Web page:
Our results show that cowbird eggs were most readily distinguished from eggs of Western Meadowlarks on the basis of color and maculation density (Tables 2, 3). This corresponds with the level of intolerance observed for this species compared to the other tire grassland passerines (Klippenstine and Sealy 2008). Western Meadowlarks ejected 67% of cowbird eggs and 91% of the non-mimetic eggs added to their nests. The five remaining grassland passerines, in comparison, accepted all or nearly all cowbird eggs and ejected about 20% of non-mimetic eggs (Klippenstine and Sealy 2008). Western Meadowlarks apparently eject cowbird eggs more readily because of the lower extent of matching between the eggs of the two species. Peer and Sealy (2004) rated Western Meadowlarks eggs similar in color and maculation to cowbird eggs. They also suggested egg appearance was not correlated with this host's intolerance of parasitism, but was related to their larger beaks. We suspect the difference arises because they compared the color and maculation of eggs using human observers. It is extremely difficult, however, for a human observer to assess the density of maculation independent of its distribution, which in this study had a profound affect. Consequently, discrepancies observed between the two studies emphasize the benefits of assessing egg appearance quantitatively.
Generalized cowbird egg mimicry is not the only possible explanation of the close resemblance between cowbird eggs and grassland passerine eggs. Concealment of eggs in the nesting habitat from depredation is a primary force directing the evolution of egg appearance in most species (Underwood and Sealy 2002, Kilner 2006). Therefore, the same forces promoting the evolution of color and maculation density in grassland passerine eggs may have selected the same pattern in cowbird eggs (Underwood and Sealy 2002, Kilner 2006). We propose two criteria to distinguish between resemblance due to nest concealment and cowbird egg mimicry. The first is that cowbird egg mimicry requires host species that exhibit egg discrimination and ejection. The presence of egg discrimination in all six species strongly supports the idea of cowbird egg mimicry (Klippenstine and Sealy 2008). A worthwhile test of this criterion would be to examine the extent of matching between cowbird eggs and eggs of grassland passerines that have not evolved egg recognition. The second criterion is that nest concealment would not necessarily make cowbird eggs better at matching grassland passerine eggs than eggs of any other grassland passerine. That cowbird eggs were significantly more likely to be misclassified than all other grassland passerine eggs (88% vs. 4-70%) supports generalized cowbird egg mimicry (Table 2).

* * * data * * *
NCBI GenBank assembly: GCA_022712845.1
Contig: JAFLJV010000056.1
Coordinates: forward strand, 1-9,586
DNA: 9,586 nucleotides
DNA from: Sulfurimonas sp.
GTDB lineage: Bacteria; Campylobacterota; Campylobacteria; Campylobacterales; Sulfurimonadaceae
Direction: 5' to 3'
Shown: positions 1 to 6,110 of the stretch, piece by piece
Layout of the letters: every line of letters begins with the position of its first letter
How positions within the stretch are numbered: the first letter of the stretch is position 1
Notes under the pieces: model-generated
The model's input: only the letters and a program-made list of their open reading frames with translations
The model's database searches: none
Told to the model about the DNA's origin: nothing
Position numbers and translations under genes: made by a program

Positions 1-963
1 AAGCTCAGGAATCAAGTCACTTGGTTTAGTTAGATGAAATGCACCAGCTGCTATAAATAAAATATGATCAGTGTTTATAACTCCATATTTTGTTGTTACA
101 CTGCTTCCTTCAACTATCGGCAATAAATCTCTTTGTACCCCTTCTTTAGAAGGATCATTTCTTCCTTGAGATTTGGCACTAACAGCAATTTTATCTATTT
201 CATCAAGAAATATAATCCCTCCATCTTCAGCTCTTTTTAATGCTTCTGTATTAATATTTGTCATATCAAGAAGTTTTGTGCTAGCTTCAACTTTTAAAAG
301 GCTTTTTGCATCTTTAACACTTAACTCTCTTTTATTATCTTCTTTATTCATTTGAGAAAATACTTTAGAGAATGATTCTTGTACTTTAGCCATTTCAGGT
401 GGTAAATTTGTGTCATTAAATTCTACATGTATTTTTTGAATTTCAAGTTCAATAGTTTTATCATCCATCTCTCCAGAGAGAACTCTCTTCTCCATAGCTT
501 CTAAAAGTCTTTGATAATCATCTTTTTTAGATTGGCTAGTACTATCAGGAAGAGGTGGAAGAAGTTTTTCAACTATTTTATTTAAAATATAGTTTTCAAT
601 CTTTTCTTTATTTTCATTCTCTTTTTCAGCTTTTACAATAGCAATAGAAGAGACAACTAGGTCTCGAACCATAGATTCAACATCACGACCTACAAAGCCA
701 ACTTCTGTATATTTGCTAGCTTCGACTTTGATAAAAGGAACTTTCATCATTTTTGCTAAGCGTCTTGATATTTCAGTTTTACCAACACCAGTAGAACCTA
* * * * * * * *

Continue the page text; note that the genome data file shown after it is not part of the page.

The benefits of mimicking grassland passerine eggs are obvious for cowbirds. Despite having evolved egg discrimination, all six grassland species fully or partially accept cowbird eggs (Davis et al. 2002, Klippenstine and Sealy 2008). This tolerance has translated into reasonable breeding success for cowbirds within this community (Davis et al. 2002, Davis 2003, Klippenstine and Sealy 2008).). However, we believe the value of generalized cowbird mimicry is most likely limited to only a few host assemblages. Communities where host eggs are highly divergent in appearance are probably not conducive to generalized mimicry (Rothstein 2001). Generalized cowbird egg mimicry, even for grassland passerines examined in this study, is feasible only because each host exhibits a relatively crude level of egg recognition (Klippenstine and Sealy 2008). Greater selective pressure will be placed on cowbirds to evolve more species-specific egg mimicry as continued parasitism forces grassland passenes to develop their ability to discriminate foreign eggs (Moksnes et al. 1990, Davies and Brooke 1991). Cowbird egg mimicry of grassland passerine eggs may eventually resemble the type of mimicry exhibited by the Common Cuckoo. Alternatively, as Rothstein (2001) suggested, cowbirds may in the future choose to avoid such troublesome hosts.